*This was, remember, an era of continued high taxes on corporations and the wealthy, of strong unions,  and of extensive government regulation.

*The emergence of the so-called “Labor Aristocracy”, skilled tradesmen like electricians, carpenters, machinists, and auto workers started earning more than many white-collar workers with college degrees.  By the late 1950s many blue-collar workers were able to  buy second cars, pleasure boats, vacation homes, or taking vacations in Hawaii.–things utterly unthinkable for working-class people before WWII.

And yet the deficit declined. The national debt dropped from over 40% to around 18% before Truman was out of office.  How was that possible? It makes you wonder how  America managed to accomplish all that during those decades, when they were objectively poorer than we are.  Yes, I know  there certainly was a lot of ugly and scarey things going on in that era–racism, McCarthyism, the haunting spectre of nuclear war, Watergate, Vietnam, the Iran-Contra scandal, among many others–but I’m making a point about growing prosperity  and rising standards of living despite massive government spending and an inherited massive deficit.

The national debt didn’t really grow again until Ronald Reagan took office in 1981. Clinton reduced it,  balanced the budget, and left his successor with a surplus. George W. Bush sent it soaring to new record heights when the became the only president in US history to start two wars and make no provision to pay for either one. He  expanded Clinton’s deregulation of industry and slashed taxes, leaving a ruined economy and a massive deficit for his successor to worry about.

I offer these reminders in the hope of stimulating reflection, thought, and study. I don’t pretend to have the answers. No doubt some will point out that 1946 is not 2011 and we live in a different country and a different world today, 65 years later. That is true. Yet the past can give us clues to help us see the present more clearly, to put things in historical perspective, to understand the present as a product of our history.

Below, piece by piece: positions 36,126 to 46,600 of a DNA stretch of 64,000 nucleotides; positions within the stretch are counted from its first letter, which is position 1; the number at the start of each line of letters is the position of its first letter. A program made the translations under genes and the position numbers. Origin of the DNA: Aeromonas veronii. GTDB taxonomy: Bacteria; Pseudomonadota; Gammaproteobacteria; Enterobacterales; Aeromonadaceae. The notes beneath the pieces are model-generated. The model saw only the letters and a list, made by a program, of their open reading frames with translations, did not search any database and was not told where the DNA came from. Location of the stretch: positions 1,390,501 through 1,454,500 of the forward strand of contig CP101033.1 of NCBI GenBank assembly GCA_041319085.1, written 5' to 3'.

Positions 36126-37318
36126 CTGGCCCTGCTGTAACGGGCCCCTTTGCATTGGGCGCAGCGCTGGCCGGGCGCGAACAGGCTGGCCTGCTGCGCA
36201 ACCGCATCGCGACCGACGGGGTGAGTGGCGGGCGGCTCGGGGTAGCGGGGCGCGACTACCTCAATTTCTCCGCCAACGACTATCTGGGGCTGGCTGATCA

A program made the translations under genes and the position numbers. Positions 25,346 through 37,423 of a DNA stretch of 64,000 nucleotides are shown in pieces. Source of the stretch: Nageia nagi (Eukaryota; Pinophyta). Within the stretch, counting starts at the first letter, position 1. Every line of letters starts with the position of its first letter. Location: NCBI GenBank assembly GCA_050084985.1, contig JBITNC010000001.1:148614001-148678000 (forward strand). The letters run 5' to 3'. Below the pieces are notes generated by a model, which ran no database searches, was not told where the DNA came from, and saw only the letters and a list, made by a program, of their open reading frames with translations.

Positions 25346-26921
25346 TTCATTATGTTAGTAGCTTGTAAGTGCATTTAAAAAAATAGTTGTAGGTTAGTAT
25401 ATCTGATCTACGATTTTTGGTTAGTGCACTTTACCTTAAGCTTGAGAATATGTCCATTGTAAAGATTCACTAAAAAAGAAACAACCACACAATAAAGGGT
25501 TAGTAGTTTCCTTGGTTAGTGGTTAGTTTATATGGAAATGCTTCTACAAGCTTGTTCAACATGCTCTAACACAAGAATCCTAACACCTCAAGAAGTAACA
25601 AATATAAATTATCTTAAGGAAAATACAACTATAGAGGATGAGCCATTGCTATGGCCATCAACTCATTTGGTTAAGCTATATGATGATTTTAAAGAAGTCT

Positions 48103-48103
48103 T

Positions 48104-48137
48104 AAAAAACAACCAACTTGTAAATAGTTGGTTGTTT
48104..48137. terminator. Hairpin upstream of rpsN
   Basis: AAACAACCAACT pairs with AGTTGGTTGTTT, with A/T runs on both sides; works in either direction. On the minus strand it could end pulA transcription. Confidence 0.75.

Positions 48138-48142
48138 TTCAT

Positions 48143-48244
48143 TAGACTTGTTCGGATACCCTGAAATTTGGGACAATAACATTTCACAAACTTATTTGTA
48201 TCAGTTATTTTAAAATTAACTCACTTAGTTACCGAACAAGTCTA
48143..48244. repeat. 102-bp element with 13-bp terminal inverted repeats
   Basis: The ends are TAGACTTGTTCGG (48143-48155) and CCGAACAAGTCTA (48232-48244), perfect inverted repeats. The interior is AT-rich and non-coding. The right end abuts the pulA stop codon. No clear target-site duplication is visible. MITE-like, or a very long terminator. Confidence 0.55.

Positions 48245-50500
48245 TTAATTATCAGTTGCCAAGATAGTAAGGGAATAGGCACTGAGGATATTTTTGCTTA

According to at least some sober calculations, America is richer than ever right now. The aggregate total of wealth in this country is greater than it has ever been. We are, on paper, richer per capita a than we have ever been. Why, then, do we constantly hear that ” we can no longer afford schools or roads,…we can’t afford pensions anymore….we can’t afford health care for the elderly and disabled”? At face value, we’ve never been better able to afford those things. Yet it seems that previous generations were able to accomplish more with less, to tackle big social problems we are now being told cannot possibly be addressed, let alone solved. Why is that?

Have big deficits and a big national debt ever triggered an economic crisis in American history? When? We had the Panic of 1837, and of 1873 and of 1896 and the Great Depression starting in 1929 (along with many other recessions).  Which, if any, of those were caused by too much deficit spending,  by taxes on the rich,  or by  a large national debt?

When were those ever a harbinger of disaster, and a cruel and crushing burden on the next generation?

I think the burden of proof lies will those who claim it is or will be. Where is their historical evidence?

 

 

 

 

 

 

 

 

 

 

 

 

 

 

 

 

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One Comment leave one →
  1. Julianne Johnson permalink
    May 10, 2011 9:19 AM

    Makes me want to brush up on my economics and history. Unfortunately, in my ignorance, I am probably more like most folks, willing to get on the bandwagon of the most persuasive speaker, not well informed enough to ask the questions you bring up. I think all the broohaha about Social Security being too expensive to continue is due more to special interest groups who see ending Social Security as a way for investment people and bankers to score big. The problem is, and I think they are banking on this, many folks, myself included, wouldn’t have a clue about where to put their retirement income nor how to really manage it. To people who do get it, we must seem like morons and we deserve what we get but we are not all comfortable with handling our retirement income and may in fact be really intimidated by the process. It seems like a great way for the unscrupulous handler of other people’s money to make it big. Lets see, who do we know just went to jail for just that thing and is now writing his memoirs from prison?

    I think it’s the same for those who oppose a single payer national health plan. There could be a guaranteed level of healthcare available to all for an affordable price…then if you want a face lift or Viagra or a boob job, you can pay extra for the non essentials, buy a fancier plan according to your means. It would just be nice if we could all have access to well managed health care and reasonable prices for necessary medications. Most pharmaceutical companies have programs to provide low or no cost prescription drugs to folks of limited means. That tells me they have plenty to go round. It always comes down to profits for the investors or stockholders. Well, maybe there are some “industries” that shouldn’t expect their dividends to be too high. Especially if it puts necessary drugs or insurance coverage out of reach. There’s something wrong about paying as much for your health coverage as your rent..